There was Pikalily's birth, her funny sleeping habits and baby dreams, waking up in the morning and seeing greet us with a big grin and her first Christmas, one of the few we've spent in France with the French family.
Everyone was there, Aline and Jacqueline, my mother-in-law and her twin sister who has since passed away. Jean-Luc, Sylvie, Mimi, Christophe, Lilou, Sonia, Manou and Delphine, even the girls' cousin Lou-Ann. We celebrated the memories of spending Christmas and New Year together with them, the one long epic ten-day Feast that is the French winter holidays.
And then a surprise! It turns out we had filmed the hubster's grandmother, Mamie, when we visited her in the nursing home in Marseille. There she was, answering questions, wiping a tear away, happy to have her children and grandchildren around her, cuddling three month old Pikalily, giving her a little kiss. She never talked much while I knew her. She had had a stroke which had left her with speech and mobility difficulties and could only say the odd word - yes, no, the... and we would have to guess the rest with 20 questions.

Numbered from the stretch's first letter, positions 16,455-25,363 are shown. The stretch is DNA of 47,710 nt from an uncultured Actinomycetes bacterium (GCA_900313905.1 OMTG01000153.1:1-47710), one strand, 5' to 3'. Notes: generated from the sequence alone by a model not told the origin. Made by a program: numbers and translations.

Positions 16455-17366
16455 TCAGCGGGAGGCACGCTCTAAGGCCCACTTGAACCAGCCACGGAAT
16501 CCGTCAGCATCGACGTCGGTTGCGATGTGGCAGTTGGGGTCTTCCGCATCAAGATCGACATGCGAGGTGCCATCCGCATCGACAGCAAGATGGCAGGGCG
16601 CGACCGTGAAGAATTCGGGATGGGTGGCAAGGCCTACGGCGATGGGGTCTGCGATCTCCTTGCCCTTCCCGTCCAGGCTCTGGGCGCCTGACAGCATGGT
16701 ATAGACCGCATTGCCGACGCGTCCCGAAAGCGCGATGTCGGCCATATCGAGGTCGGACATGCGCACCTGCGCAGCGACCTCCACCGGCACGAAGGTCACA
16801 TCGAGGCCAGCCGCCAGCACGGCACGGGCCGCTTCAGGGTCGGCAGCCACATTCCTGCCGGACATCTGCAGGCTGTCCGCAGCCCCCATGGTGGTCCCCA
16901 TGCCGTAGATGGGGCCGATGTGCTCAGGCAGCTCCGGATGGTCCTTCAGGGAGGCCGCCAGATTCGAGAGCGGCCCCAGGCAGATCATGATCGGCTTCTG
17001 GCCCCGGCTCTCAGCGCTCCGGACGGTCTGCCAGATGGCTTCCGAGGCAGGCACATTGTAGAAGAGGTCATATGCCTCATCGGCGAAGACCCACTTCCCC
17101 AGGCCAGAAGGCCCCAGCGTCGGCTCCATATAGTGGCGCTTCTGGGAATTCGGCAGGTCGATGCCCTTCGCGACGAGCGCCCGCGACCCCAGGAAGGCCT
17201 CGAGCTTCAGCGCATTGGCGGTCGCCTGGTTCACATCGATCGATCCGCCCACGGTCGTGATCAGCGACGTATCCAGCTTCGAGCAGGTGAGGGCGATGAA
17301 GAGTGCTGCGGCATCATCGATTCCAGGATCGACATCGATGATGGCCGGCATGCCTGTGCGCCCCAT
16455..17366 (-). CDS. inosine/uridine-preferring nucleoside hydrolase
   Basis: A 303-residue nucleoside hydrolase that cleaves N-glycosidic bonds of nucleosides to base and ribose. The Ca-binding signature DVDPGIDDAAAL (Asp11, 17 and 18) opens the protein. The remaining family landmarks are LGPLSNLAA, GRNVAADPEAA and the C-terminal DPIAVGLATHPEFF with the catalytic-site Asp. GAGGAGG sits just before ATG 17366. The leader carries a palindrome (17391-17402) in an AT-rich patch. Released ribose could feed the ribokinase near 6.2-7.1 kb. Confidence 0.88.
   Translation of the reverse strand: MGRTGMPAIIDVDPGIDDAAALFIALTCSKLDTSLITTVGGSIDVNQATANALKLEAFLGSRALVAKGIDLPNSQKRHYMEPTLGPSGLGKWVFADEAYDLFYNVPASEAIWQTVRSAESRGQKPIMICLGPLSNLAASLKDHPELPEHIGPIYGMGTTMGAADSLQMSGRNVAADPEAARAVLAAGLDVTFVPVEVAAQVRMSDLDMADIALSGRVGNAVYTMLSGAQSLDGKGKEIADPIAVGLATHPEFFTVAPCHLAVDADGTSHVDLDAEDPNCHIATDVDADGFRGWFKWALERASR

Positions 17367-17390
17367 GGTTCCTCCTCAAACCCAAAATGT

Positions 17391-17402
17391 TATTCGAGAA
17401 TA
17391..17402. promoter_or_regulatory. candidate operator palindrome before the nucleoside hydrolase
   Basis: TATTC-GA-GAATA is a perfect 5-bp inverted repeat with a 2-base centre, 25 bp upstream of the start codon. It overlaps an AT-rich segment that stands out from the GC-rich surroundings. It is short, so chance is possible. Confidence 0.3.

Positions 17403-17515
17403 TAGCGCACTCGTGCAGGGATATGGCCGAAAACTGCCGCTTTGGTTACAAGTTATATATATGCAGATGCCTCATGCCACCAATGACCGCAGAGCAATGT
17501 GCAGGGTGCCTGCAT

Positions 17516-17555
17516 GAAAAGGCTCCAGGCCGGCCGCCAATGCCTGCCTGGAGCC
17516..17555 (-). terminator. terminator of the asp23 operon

The freeze frame above was a very touching moment. Jacqueline and Aline, two of Mamie's nine children, both kissing her on the cheek.
It was the last time we saw her. That next year was a strange one. My Granny died in the March, then my Grandad died in the October or November and then Mamie died that November too and we flew over for her funeral.
It was an odd feeling seeing Mamie as well as the hubster's aunty and uncle Jacqueline and Lilou all of whom have since passed away. Perhaps because we have never lived close by, our grieving is done at a distance. It doesn't really feel like they are 'gone', more that they are just 'away', as if they've taken a long term holiday and we have the inconvenience of not being able to talk to them or spend time with them for the moment. Perhaps when we visit them next it'll hit home again.